Friday, January 7, 2011

Daniel Woodrell, 'Winter's Bone".

c. David Grim (taken 1/1/11)

I recently succumbed to the hype, and picked up a copy of Daniel Woodrell's "Winter's Bone". The author's eighth novel tracks the progress of teenager Ree Dolly as she simultaneously tries to contend with the raising of her two younger brothers, the caretaking of her addled mother, and the disappearance of her meth-cooking father. "Winter's Bone" was recently adapted as a film, and received The Best Picture award at Sundance. Ordinarily that fact wouldn't compel me to pick up a copy, but it was on my radar due to Amazon recommendations and I came across it cheap at Half Priced Books.

My overall impression of the work is that it is competently written, but ultimately slight. Its less than 200 pages seemed insufficient for a substantial examination of the forces that have led young Ree to her desperate plight. She is tasked with tramping throughout the hollers of the Ozarks in order to clear the mystery of her absentee Dad, and in the process must confront a rogue's gallery of menacing distant cousins and other unsavory characters.

No doubt the reader is supposed to feel a large amount of sympathy for this young woman in her struggles. She does indeed have to face a gauntlet of troubling, and sometimes loathsome, encounters with the living embodiments of redneck stereotypes. And if you weren't completely aware of the type of havoc that the consumption and trafficking of crystal meth can wreak, you surely must be by the time you finish this book. However Woodrell doesn't quite go deep enough into any of the characters to leave a lasting emotional response. I finished the book rapidly, but felt fairly empty at its conclusion.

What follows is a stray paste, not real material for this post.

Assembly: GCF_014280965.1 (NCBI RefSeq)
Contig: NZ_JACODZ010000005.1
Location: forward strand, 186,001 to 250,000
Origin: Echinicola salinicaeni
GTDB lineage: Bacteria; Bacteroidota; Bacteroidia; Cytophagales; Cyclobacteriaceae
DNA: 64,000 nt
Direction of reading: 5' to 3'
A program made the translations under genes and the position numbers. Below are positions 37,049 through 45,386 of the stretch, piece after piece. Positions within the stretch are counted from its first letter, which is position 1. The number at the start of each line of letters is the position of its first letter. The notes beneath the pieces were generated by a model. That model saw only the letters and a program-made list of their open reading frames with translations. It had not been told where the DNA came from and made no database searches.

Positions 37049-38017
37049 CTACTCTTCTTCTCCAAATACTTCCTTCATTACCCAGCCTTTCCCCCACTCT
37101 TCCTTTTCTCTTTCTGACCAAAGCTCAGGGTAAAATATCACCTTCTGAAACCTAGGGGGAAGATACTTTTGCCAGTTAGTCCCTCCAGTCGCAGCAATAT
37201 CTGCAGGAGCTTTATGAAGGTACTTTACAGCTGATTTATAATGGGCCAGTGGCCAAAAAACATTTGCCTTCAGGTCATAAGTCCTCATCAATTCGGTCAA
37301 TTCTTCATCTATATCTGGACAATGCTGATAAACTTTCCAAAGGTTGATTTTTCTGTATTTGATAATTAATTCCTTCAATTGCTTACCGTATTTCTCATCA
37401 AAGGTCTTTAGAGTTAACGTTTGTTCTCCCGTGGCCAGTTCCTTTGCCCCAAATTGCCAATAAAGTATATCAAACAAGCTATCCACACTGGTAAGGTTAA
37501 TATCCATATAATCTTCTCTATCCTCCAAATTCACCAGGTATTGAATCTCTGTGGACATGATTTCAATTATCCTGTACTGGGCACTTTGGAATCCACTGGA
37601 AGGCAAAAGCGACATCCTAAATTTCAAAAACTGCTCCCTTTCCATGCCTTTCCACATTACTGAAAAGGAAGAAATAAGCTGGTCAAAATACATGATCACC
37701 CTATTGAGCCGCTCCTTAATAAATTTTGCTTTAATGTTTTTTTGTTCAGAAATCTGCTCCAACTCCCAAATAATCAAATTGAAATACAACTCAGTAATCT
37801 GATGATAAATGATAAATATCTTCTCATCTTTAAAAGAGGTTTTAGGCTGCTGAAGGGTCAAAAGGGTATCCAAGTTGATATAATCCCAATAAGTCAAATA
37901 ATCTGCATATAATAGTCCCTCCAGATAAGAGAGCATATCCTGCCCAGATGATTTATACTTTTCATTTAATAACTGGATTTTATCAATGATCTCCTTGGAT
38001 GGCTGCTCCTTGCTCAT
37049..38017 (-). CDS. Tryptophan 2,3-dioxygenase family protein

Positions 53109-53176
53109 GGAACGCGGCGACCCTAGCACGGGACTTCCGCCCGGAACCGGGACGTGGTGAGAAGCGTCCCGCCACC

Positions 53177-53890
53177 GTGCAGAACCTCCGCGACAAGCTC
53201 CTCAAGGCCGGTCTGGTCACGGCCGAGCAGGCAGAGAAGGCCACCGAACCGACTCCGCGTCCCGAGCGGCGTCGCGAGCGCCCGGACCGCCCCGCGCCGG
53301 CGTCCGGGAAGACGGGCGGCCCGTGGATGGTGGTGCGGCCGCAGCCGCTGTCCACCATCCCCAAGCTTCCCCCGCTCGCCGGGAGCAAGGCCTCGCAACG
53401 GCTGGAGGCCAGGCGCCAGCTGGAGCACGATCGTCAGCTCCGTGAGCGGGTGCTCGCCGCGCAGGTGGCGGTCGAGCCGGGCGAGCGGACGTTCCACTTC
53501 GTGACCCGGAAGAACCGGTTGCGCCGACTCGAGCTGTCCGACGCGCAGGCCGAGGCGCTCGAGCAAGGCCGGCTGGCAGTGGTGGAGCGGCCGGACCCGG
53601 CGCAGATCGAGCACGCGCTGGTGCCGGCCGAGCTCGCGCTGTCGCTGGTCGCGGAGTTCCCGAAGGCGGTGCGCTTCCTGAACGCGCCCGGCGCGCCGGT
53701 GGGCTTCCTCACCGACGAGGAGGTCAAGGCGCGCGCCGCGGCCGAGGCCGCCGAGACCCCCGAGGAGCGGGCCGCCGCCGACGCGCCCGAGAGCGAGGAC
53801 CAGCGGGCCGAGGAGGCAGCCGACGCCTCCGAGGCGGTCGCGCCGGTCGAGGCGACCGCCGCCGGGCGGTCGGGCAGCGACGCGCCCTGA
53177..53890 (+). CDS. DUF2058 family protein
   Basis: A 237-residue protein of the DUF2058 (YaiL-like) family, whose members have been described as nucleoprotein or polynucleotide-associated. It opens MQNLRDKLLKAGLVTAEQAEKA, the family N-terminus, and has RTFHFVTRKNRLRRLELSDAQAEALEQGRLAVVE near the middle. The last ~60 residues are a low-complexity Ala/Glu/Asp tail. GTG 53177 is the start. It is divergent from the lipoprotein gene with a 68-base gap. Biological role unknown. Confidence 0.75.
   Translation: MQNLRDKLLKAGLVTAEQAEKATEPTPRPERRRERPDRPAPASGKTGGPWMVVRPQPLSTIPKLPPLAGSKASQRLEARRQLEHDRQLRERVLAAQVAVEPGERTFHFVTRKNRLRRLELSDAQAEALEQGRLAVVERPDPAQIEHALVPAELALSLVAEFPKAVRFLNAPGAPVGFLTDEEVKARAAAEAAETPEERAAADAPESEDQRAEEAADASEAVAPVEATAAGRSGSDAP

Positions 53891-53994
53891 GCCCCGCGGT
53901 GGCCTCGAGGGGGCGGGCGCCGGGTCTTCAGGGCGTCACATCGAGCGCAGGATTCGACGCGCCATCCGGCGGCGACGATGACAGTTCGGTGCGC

My experience with "Winter's Bone" is not enough to forever put me off of Woodrells' future output. I can definitely discern a potential for exposing the true terror of the horrid conditions when you mix brain-scrambling drugs with poverty in isolated circumstances. When you add in a Hatfield vs. McCoy mentality... you surely create an untenable (and highly dramatic) situation. Woodrell certainly has the talent to make stories from such settings come alive. I just want a little more from this type of read.

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